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Home :: Archive :: 2003 :: December ::
Psychology of Gertrude
The Shakespeare Conference: SHK 14.2455  Wednesday, 31 December 2003

[1]     From:   Annalisa Castaldo <
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        Date:   Tuesday, 30 Dec 2003 10:05:16 -0500 (EST)
        Subj:   Re: SHK 14.2448 Psychology of Gertrude

[2]     From:   Abigail Quart <
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        Date:   Tuesday, 30 Dec 2003 11:25:01 -0500
        Subj:   RE: SHK 14.2448 Psychology of Gertrude

[3]     From:   Susan St. John <
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        Date:   Tuesday, 30 Dec 2003 11:46:43 -0700
        Subj:   Re: SHK 14.2448 Psychology of Gertrude


[1]-----------------------------------------------------------------
From:           Annalisa Castaldo <
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Date:           Tuesday, 30 Dec 2003 10:05:16 -0500 (EST)
Subject: 14.2448 Psychology of Gertrude
Comment:        Re: SHK 14.2448 Psychology of Gertrude

"In the case of G, I think she probably feared for her life, and felt
compelled to marry Claudius.

Psychologists tell us that compulsion creates a disassociated state in
which we feel the need to create rationalizations to hide our own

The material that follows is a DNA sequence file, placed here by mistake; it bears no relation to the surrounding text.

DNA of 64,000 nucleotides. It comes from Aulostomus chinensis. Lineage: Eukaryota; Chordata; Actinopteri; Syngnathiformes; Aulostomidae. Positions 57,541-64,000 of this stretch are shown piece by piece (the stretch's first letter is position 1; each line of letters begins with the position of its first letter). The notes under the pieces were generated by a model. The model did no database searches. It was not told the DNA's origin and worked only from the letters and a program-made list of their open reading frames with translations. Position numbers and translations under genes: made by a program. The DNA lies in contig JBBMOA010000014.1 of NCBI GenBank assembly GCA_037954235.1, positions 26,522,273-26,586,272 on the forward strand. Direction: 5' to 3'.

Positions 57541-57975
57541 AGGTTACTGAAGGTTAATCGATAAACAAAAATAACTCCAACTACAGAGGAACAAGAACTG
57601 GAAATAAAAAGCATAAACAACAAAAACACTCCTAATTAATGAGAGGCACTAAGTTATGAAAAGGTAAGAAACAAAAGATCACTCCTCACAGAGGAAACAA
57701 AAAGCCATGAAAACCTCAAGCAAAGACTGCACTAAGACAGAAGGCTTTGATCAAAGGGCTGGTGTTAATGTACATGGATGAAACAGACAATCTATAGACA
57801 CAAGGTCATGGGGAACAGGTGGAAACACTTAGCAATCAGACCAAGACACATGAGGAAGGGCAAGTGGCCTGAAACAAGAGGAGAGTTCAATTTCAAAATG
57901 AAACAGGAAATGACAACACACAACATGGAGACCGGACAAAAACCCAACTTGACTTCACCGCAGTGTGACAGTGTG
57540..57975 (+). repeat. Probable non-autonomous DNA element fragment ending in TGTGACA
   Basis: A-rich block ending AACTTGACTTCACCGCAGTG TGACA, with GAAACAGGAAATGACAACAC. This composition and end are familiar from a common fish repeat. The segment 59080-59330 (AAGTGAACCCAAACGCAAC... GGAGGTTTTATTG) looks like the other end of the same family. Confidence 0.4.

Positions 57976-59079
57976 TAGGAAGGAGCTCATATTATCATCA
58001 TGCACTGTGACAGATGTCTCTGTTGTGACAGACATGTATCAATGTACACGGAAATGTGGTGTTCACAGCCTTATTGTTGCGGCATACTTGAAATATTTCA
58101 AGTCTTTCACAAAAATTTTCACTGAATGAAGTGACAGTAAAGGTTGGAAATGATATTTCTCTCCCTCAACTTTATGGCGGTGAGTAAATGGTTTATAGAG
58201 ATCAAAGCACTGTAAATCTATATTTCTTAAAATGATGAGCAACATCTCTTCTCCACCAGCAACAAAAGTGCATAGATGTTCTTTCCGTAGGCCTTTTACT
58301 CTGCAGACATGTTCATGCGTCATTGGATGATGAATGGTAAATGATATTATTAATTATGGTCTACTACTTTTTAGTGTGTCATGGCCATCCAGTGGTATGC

humiliation.  It is obvious to me that it is compulsion which has broken
G's discrimination."

Leaving the larger questions of how to recognize (and/or define) beauty,
and whether or not beauty is the same as goodness, I will limit myself
to disagreeing with Gertrude's reasons for marrying Claudius.

It seems to me that if Gertrude feared for her life and only married
Claudius out of that fear, she would be more, not less likely to cling
to him after her son murders Polonius, tells her outright that her new
husband is a murderer and then is sent away from the court. Yet we see
her lie to protect Hamlet and Gertrude is actually more active and
assertive in 4 and 5 than in earlier acts.

Second, it hardly makes psychological sense for Claudius to kill for
love if the object of his affections is afraid of him!

Third, if Gertrude fears Claudius, fears for her life, than Hamlet's
character takes a nosedive. He spends the first three acts complaining
about her fall from grace because of overriding lust; if she's really
just afraid, he's a lot less perceptive than I think most of us want to
believe.

Finally, I have always found that Hamlet's glorification of his fathr
and the Ghost's "Oh what a falling off" speech caused me to believe
Gertrude was better off with Claudius than with Old Hamlet. Perhaps itis
postmodern feminism, but both Hamlets are so absolute in their adoration
of the "good Gertrude" (or at least the wonderfulness of her marriage)
and in their contempt for any flaw. Yes Claudius is a murderer, but he
seems to love the alive, real, flawed Gertrude, not want

Annalisa Castaldo

[2]-------------------------------------------------------------
From:           Abigail Quart <
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Date:           Tuesday, 30 Dec 2003 11:25:01 -0500
Subject: 14.2448 Psychology of Gertrude
Comment:        RE: SHK 14.2448 Psychology of Gertrude